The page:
There are many different reasons for vocal cord paralysis. Some of the common causes are surgical injury to the recurrent laryngeal nerve (the nerve that provides movement for the vocal cord), cancers of the larynx (voice box) or the lungs, viruses, strokes, neck trauma, thyroid cancer, or traumatic placement of an endotracheal tube. Depending on the cause of the vocal cord paralysis, it may be temporary or permanent. In addition, there may only be a partial weakening of the vocal cord. In this instance, it is referred to as vocal cord paresis.

Vocal cord paralysis usually presents as hoarseness, a weak or breathy voice, or some coughing and choking while drinking thin liquids like water. Because the two vocal cords cannot adequately close during swallowing, patients are at risk of aspiration, where swallowed foods and/or liquids enter the trachea. This can lead to pneumonia. Patients with vocal cord paralysis will often complain of “running out of air,” especially during conversation.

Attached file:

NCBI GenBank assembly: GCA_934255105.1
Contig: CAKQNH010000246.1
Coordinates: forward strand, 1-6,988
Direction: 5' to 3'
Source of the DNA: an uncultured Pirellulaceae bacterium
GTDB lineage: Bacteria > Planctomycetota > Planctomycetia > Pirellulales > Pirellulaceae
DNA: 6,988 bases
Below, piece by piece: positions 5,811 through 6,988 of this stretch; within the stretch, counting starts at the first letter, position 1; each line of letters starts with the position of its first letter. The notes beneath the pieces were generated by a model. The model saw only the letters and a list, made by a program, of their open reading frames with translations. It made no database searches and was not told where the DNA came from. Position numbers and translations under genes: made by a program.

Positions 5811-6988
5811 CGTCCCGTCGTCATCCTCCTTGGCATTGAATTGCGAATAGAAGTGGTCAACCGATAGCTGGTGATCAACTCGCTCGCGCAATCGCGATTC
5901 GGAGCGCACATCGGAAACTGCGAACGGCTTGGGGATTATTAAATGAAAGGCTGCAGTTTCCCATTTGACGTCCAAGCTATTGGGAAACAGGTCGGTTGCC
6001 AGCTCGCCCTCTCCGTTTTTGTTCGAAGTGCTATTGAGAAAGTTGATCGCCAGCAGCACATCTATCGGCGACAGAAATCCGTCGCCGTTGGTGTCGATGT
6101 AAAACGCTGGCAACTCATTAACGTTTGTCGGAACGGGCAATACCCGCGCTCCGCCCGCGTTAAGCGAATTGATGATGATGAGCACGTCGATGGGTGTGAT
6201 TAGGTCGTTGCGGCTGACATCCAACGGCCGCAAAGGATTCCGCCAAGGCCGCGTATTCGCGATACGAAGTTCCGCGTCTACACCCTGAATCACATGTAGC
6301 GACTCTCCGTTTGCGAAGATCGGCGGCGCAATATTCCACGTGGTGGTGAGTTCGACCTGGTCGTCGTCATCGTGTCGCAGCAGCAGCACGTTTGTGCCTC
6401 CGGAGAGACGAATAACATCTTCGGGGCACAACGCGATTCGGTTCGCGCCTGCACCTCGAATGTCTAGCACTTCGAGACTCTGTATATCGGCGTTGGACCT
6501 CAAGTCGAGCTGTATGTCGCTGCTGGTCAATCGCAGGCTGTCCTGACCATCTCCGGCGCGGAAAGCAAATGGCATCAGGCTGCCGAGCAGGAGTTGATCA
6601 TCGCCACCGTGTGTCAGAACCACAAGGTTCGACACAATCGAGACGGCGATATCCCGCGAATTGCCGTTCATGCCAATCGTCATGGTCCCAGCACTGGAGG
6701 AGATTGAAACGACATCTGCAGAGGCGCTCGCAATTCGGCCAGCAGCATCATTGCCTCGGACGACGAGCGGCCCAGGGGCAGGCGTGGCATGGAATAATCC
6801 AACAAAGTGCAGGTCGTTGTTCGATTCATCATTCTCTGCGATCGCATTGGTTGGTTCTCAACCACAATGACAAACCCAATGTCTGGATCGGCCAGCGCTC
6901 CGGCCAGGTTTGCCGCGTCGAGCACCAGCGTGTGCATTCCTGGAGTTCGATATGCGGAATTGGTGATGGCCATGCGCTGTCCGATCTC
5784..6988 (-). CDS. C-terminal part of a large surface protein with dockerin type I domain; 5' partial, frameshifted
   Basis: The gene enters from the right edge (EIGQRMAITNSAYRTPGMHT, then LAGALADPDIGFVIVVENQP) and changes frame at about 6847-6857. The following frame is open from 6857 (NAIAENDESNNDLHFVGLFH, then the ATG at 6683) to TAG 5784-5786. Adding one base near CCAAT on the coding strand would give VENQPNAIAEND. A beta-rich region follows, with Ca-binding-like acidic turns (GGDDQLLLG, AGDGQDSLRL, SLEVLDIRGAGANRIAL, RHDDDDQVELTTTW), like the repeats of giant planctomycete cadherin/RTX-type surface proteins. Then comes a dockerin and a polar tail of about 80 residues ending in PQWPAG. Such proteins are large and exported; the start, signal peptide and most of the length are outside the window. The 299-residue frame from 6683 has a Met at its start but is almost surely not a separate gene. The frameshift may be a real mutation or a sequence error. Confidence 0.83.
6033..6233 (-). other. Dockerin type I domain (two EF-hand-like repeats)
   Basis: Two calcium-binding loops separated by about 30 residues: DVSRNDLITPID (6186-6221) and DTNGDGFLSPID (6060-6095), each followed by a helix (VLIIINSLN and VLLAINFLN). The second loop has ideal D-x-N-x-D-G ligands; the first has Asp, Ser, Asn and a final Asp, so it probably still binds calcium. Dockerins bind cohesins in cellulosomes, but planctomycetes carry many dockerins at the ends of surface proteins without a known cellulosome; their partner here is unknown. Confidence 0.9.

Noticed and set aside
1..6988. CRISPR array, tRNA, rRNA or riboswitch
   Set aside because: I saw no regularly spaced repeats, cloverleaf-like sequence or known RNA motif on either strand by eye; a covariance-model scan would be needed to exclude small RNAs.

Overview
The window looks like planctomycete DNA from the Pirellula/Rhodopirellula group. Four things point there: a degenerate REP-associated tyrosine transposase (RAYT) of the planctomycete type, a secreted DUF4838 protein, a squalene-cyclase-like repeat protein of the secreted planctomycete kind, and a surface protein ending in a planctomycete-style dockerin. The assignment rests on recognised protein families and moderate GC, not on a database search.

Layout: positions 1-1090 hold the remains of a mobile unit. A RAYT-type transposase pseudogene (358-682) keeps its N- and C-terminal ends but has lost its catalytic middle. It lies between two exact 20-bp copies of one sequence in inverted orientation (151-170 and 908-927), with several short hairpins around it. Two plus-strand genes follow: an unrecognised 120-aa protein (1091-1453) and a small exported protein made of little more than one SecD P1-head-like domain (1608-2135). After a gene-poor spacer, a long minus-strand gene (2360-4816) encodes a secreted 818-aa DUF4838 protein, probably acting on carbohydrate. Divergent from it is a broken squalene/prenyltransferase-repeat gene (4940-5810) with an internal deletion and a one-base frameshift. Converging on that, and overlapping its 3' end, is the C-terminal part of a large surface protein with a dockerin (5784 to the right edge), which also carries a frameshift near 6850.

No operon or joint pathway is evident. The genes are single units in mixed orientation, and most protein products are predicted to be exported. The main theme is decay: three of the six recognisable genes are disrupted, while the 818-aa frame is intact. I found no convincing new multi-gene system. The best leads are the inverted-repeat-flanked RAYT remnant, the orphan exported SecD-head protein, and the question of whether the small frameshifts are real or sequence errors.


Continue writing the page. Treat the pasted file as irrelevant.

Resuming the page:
It can take up to twelve months to determine if a vocal cord paralysis is permanent. During this time, patients can be quite disabled, and the symptoms can adversely affect their work and quality of life. Patients sometimes derive benefit from voice therapy, but this may be time consuming and not achieve the desired voice. For patients who want to try a conservative approach in the hopes that the paralyzed vocal cord will regain normal function, a vocal cord injection can be done to bulk up the paralyzed vocal cord. The injection lasts for several months up to a year and can be repeated if necessary.

If the vocal cord paralysis is deemed permanent, your surgeon at Suburban Ear, Nose, and Throat can perform a definitive surgical procedure to rehabilitate the voice. This procedure is called a medialization thyroplasty. The surgery is done under twilight anesthesia, and the technique involves making an incision in the skin of the neck and then cutting a small window into the larynx. Then, a permanent implant is placed to medialize (push inward) on the paralyzed vocal cord so that it can touch the other vocal cord during speech and swallowing. This surgery will usually require a one-night stay in the hospital and full recovery takes about one week. Patients usually enjoy a significant improvement in function and quality of life.